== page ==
Crisis in Greece may fell gov't, break euro

Greek government on verge of collapse over referendum that could force Greece out of euro zone.

November 3, 2011 14:40
2 minute read.
A protest in Athens [file]

Athens protest 311 R. (photo credit: REUTERS/John Kolesidis)


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ATHENS - Greek Prime Minister George Papandreou's government appeared on the verge of collapse on Thursday after his call for a referendum triggered a revolt within his party and raised the prospect that the country could be forced to quit the euro zone.

With his ambitious finance minister breaking ranks with him and his parliamentary majority evaporating fast, Papandreou looks unlikely to survive the day with his job intact.

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Mixed news for the Jews in Europe

He has called an emergency cabinet meeting, ahead of a confidence vote in parliament on Friday. He has a majority of 152 in the 300-seat parliament and some ruling party lawmakers have openly called on him to quit.

He is also under pressure from European allies, who have warned the country will not receive any more aid until it ratifies a 130-billion-euro bailout package agreed last month.

Greece's conservative opposition leader on Thursday called for a caretaker government to lead the country until snap elections are held, saying the present parliament should ratify a bailout package agreed last month.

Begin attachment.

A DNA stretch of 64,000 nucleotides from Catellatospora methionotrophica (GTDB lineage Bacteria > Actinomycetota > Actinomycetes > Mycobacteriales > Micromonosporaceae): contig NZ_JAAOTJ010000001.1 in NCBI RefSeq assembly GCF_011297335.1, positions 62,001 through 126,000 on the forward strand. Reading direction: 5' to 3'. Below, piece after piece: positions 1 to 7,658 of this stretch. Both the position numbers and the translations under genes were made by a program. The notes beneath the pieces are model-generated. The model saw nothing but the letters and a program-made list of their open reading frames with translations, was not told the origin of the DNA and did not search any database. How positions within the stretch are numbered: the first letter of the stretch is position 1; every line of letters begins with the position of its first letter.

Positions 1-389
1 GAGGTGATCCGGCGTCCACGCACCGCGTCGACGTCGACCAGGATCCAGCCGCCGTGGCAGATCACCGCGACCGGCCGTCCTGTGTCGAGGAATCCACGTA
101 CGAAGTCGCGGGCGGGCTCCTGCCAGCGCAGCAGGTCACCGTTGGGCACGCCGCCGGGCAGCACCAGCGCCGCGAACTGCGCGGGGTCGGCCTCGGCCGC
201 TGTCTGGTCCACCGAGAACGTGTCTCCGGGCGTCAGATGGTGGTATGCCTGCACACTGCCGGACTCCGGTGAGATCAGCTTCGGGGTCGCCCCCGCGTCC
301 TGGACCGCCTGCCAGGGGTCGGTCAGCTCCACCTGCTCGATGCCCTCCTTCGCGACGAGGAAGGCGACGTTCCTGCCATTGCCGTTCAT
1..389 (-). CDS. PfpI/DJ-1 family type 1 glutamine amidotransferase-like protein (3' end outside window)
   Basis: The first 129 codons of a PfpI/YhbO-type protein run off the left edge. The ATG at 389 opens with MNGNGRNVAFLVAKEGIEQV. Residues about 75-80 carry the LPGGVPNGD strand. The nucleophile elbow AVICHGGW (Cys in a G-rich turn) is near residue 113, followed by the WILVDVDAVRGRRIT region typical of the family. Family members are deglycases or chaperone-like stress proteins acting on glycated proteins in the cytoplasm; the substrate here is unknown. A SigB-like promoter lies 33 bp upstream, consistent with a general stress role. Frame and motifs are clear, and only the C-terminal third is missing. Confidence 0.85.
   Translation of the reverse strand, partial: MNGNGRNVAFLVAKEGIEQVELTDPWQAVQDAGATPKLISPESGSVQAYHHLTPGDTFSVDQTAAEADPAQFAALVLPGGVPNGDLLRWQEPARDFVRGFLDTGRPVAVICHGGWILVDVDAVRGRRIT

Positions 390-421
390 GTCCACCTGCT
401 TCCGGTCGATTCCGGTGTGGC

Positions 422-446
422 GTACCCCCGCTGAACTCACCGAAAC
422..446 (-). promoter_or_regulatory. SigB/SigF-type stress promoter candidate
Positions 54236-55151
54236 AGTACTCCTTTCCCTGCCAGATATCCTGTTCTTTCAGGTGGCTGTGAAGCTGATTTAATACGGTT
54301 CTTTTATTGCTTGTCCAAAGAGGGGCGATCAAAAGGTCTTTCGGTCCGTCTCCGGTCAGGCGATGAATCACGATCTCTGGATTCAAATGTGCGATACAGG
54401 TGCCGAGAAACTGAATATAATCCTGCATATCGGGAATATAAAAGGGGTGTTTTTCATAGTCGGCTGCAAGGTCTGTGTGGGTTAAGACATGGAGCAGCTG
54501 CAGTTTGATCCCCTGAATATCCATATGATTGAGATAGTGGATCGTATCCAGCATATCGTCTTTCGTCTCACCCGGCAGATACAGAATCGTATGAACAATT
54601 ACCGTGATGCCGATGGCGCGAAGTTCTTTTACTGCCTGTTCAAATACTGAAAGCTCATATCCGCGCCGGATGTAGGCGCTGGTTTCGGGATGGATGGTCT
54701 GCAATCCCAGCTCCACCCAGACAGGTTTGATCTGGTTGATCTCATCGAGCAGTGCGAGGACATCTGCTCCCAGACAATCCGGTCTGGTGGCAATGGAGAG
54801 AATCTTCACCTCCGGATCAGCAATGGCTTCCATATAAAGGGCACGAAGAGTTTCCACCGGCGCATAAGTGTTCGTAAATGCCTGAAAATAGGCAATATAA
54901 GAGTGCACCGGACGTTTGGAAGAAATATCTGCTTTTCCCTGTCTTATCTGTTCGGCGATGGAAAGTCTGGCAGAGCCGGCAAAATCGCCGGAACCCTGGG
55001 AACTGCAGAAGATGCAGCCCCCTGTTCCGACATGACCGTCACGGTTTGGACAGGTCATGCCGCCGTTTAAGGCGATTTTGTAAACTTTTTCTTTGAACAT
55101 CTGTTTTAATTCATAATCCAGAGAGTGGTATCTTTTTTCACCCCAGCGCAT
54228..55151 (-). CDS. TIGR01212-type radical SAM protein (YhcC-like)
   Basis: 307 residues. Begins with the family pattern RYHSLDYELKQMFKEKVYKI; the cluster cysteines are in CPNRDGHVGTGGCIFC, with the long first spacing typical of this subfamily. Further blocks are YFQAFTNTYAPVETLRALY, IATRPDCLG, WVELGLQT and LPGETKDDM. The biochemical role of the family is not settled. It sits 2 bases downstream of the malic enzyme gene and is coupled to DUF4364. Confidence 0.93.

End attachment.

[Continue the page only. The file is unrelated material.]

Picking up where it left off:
Antonis Samaras, head of the New Democracy party, said a vital sixth tranche of aid from foreign lenders to keep Greece afloat should be released as soon as possible and before snap elections are held.

Samaras, whose party is expected to win the largest share of votes if elections were held now, said he would not back down from his demand for new elections.

"I'm asking for the formation of a temporary, transitional government with an exclusive mandate to immediately hold elections. And the ratification of the bailout deal from the current parliament," he said in a statement.

A small group of senior Greek ruling party lawmakers are preparing a proposal for a coalition government headed by former European Central Bank Vice President Lucas Papademos, sources in Prime Minister George Papandreou's party told Reuters on Thursday.

The group is trying to convince Papandreou to quit and leave the way for Papademos, a respected figure in Greece, to head a so-called "unity" government that takes Greece back from the brink of financial collapse.

Papandreou has come under growing pressure to quit after his plan for a referendum on the country's bailout lifeline sparked anger from European partners and prompted speculation that Greece could be forced to leave the euro zone.

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